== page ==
SkoolKit 8.6 has been released. To get a copy, please head over to the download page, the Python Package Index, the Ubuntu PPA, or the Fedora copr repo.

So far, the 8.x series of SkoolKit has been a big one for new macros - eight since 8.0 - and version 8.6 continues that theme by bringing along no fewer than three in the shape of #UDGS, #WHILE and #STR.

First up, #UDGS. This macro is an alternative to the venerable #UDGARRAY for creating an image of a rectangular array of UDGs. How is it different from #UDGARRAY? Well, where #UDGARRAY expects a sequence of UDG specifications (including UDG base address, attribute byte etc.) in its parameter string, #UDGS instead expects a single expression that takes a pair of coordinates (the coordinates of the UDG within the rectangular array) and expands to the name of a frame. This makes the typical #UDGS macro much shorter and more readable than the equivalent #UDGARRAY macro. For example:


This creates an image (thing.png) three UDGs wide and four high, where the UDG at (x,y) is produced by the #UDGAT macro (which you might have defined with #DEF).

Second up, #WHILE. In the interests of making skool macros more usable as a programming language, this one, as its name suggests, repeatedly expands other macros while a conditional expression is true. So, for example, if you wanted to translate a sequence of character codes starting at address 32768 until a zero-byte is reached, you could do something like this:


Third up, #STR. This one rather undermines the #WHILE example just given, because it expands to the text string at a specific address, by default terminating either just before the first byte that is zero or on the first byte that has bit 7 set. So the example above could be reduced to:


But never mind: #WHILE can no doubt be put to other uses. Meanwhile, #STR can also strip leading and trailing whitespace from strings, and handle strings that terminate somewhere other than the first byte whose value is 0 or 128+.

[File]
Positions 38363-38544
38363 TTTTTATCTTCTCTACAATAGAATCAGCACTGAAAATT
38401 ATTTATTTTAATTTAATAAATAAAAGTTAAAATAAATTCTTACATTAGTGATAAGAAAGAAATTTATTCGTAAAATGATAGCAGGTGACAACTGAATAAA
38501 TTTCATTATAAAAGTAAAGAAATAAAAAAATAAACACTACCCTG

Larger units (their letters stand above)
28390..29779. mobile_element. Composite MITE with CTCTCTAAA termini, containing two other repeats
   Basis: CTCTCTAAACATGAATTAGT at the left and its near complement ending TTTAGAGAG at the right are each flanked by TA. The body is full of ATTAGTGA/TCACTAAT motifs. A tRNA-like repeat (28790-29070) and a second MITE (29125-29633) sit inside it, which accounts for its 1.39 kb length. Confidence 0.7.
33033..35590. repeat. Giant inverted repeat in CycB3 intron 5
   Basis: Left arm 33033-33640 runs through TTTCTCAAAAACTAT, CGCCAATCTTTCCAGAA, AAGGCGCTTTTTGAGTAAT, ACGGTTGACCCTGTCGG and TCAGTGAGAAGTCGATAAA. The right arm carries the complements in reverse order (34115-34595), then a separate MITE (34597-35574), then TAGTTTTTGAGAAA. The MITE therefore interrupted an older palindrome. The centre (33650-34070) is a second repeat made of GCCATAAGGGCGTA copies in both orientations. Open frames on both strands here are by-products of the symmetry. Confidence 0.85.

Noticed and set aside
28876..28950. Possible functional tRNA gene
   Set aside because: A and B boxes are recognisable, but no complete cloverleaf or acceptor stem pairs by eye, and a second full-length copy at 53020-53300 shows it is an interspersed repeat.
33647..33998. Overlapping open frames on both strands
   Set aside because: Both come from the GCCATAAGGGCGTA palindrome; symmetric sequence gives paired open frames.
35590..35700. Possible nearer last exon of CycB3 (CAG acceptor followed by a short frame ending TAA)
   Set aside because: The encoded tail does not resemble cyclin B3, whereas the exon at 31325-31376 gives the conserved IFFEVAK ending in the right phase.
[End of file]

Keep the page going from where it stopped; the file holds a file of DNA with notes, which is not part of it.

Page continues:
By now you’re probably feeling some macro fatigue, so let’s move on to a couple of other features. The first one, while not a macro itself, could be described as macro-related, but bear with me. Ever used the @expand directive and liked it, but wondered if there was an alternative that is specific to HTML mode? Wonder no more. The value of the Expand parameter in the [Config] section is expanded before anything else, and thus enables all your macro definitions to be placed in their own section, e.g. [Macros]:


...macro definitions here instead of in @expand directives...

Finally, a new feature that genuinely has nothing to do with macros. The --ram option of now supports ‘call’ operations, which call an arbitrary Python function to perform arbitrary modification of the memory snapshot. This will come in handy when the stock ‘move’ and ‘poke’ operations just don’t quite cut it, for example if the RAM needs to be descrambled before it can be disassembled.

Of course, this is not an exhaustive account of all the new features in 8.6. For details on the others, I suggest heading over to the changelog. There you will find details on such things as defining dictionary variables with the #LET macro, and how the #CHR macro is now more friendly towards the ‘special’ members of the ZX Spectrum character set: ‘↑’, ‘£’ and ‘©’. When you’re done there, why not grab a copy of 8.6 and see whether #UDGS can reignite your passion for image macros?